Geopolitical issues need to be factored in. China’s actions have alarmed some of its neighbors – India in particular.[4]  Chinese closeness to and support for Pakistan could contribute to continuing friction between Pakistan and India. Political tensions within and among countries, sporadic violence (as in Pakistan’s Baluchistan Province), and arms races in South, Southeast, and East Asia may undermine the BRI – as will continuing discord in the Middle East. How might these developments and others affect growth prospects is a key question.

Shahid Yusuf is Chief Economist of the Growth Dialogue at George Washington University and an adjunct professor at Johns Hopkins University.

Note: The views expressed in this article are the author’s and do not necessarily represent those of Pakistan’s Growth Story.

[1] Premier Li Keqiang referred to technology transfer as China’s, “golden business card”. Financial Times (2017, July 18th p.9).
[2] Between 2006/7 and 2015/16, Pakistan’s exports to China went from $575 billion to $1.63 billion. Meanwhile China’s exports to Pakistan increased from $3.5 billion to $12.1 billion (Source: Figures in the Financial Times indicate that China’s exports amounted to $16.5 billion in 2015.
[3] Down the road, servicing the loans from China will be burdensome for many countries. Chinese firms have already encountered problems with projects in Myanmar, Sri Lanka and Indonesia. Chinese SOEs that are spearheading BRI, such as the China Railway Corporation, are themselves increasingly in debt to Chinese banks – CRC’s debts amount to $558 billion and these are rising largely because much of China’s 22,000 high-speed rail network runs at a loss (Source:,
[4] In response to BRI and disputes along its northern border with China have induced India to launch its own initiative extending from Africa to Southeast Asia variously called the “Spice Route” the “Blue Revolution” and SAGAR – “Security and Growth for all in the Region”. India is also investing $300 million to lease the 2,000 acre tract of land which is the site of the largely deserted Mattala Rajapaksa Airport adjacent to Hambantota Port in Sri Lanka in order to prevent a Chinese takeover of the facility and to control China’s access to the port that it has leased for 99 years (Source:,

Now that provinces have more control over taxes, do they collect more revenue?

income tax pic

By Ghazan Jamal

The 18th Amendment to the Constitution and the 7th National Finance Commission (NFC) award supporting it give the provinces greater control over their fiscal affairs, but has that increased revenue collection? This post compares how Sindh, Punjab, and Khyber Pakhtunkhwa (KP) have raised tax revenue following devolution.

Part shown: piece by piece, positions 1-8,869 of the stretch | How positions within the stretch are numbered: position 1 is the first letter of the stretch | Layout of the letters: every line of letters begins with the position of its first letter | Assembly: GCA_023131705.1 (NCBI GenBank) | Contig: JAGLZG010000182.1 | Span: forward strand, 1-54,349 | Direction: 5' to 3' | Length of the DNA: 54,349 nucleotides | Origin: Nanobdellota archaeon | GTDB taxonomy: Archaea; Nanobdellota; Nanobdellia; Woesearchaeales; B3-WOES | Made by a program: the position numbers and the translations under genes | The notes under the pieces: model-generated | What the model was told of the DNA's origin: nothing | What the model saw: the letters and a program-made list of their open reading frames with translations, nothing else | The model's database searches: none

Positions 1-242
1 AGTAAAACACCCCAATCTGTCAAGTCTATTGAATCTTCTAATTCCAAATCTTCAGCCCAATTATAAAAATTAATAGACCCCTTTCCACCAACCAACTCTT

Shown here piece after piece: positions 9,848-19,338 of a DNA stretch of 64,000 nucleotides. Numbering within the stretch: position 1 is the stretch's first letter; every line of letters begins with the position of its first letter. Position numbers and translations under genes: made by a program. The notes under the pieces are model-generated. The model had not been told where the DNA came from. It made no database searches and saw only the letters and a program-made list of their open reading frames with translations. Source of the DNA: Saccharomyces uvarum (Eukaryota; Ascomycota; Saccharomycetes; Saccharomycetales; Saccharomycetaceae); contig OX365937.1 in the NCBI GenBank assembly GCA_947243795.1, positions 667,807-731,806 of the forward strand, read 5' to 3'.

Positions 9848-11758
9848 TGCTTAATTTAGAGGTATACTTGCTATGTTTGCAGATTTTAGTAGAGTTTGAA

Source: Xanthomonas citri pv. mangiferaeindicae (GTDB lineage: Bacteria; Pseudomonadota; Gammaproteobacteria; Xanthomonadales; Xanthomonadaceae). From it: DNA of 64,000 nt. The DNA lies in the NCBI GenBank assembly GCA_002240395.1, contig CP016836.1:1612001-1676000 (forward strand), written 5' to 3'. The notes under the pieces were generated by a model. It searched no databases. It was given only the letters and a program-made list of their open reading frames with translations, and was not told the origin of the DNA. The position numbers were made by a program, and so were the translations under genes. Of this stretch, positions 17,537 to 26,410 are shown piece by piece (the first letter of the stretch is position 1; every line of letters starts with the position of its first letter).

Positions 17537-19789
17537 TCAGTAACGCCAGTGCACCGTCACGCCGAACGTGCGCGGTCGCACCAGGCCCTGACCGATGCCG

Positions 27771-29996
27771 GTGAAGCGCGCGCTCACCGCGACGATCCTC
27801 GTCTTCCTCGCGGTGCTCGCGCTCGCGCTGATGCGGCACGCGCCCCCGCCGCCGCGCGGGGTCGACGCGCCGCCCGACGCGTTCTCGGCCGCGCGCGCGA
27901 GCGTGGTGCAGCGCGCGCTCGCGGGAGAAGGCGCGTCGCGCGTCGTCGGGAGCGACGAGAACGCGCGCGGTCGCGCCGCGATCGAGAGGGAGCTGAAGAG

Pakistan’s tax-to-GDP ratio in 2016 stood at 12 percent. According to a recent paper by the IMF, this represents an encouraging increase over the previous three years. As good as that sounds, Pakistan still lags behind other emerging market economies in terms of tax to GDP ratio.[1] Poor tax collection by provinces is an important factor in Pakistan’s overall unsatisfactory tax effort.

The provinces can collect taxes on agriculture, property, automobiles, services, and stamps. However, they continue to depend largely on transfers from the federal government. Based on revised budget estimates for fiscal year (FY) 2015-16, federal tax receipts accounted for 76 percent of the total general revenue in Sindh, 78 percent in Punjab and a staggering 92 percent in KP. Of the total tax revenue in Pakistan, provincial tax collection only accounted for 7.7 percent in 2016 – a meager 0.3 percent of Pakistan’s GDP. This is partially explained by the fact that the two most buoyant avenues of taxation – income tax and general sales tax (GST) on goods – remain with the federal government.

While it appears that devolution has galvanized the provinces to promote social sector development, like in health and education, the increased share of the provinces in the NFC award (as a step towards fiscal decentralization) seems to have limited the incentive of provinces to increase their own revenue generation, since they now receive more funds from the federal government. So what exactly is happening with provincial tax levels since devolution?

Figure 1 below shows the provincial revenue trend for the three provinces starting from FY 2010-11 (the year devolution occurred), till FY 2014-2015, for which the latest actual figures are available.


In FY 2010-11 Punjab managed to collect about PKR 66 billion in provincial taxes while for the same period Sindh collected PKR 42 billion.  The KP government at the time, led by the Awami National Party (ANP), only managed about PKR 3.5 billion. Such low numbers can partly be explained by a two-year tax exemption given by the KP government because of the negative impact of militancy and floods on the business community of KP.

Remarkably, in comparison, Sindh increased its provincial tax revenue to about PKR 96 billion by 2015, a 126 percent increase. However, as explained later, this was primarily achieved through a special tax on imports levied by the Sindh government. On the other hand, KP under Pakistan Tehreek-e-Insaaf (PTI) has been able to take provincial tax receipts to a little over PKR 11 billion by 2015, a 228 percent increase. The big jump came in 2012-13 when provincial tax revenue almost doubled from PKR 3.6 billion in the previous year to PKR 7.4 billion primarily as a result of ending the tax break given two years ago. This was in the ANP government’s last year in office. PTI in its first full year continued with this sharp increase, taking provincial tax revenue to a little over PKR 10 billion. However, between 2014 and 2015 there was a moderate increase of slightly more than PKR 1 billion. Overall, KP still lags behind in revenue collection and continues to depend more heavily on federal transfers compared to the other two provinces.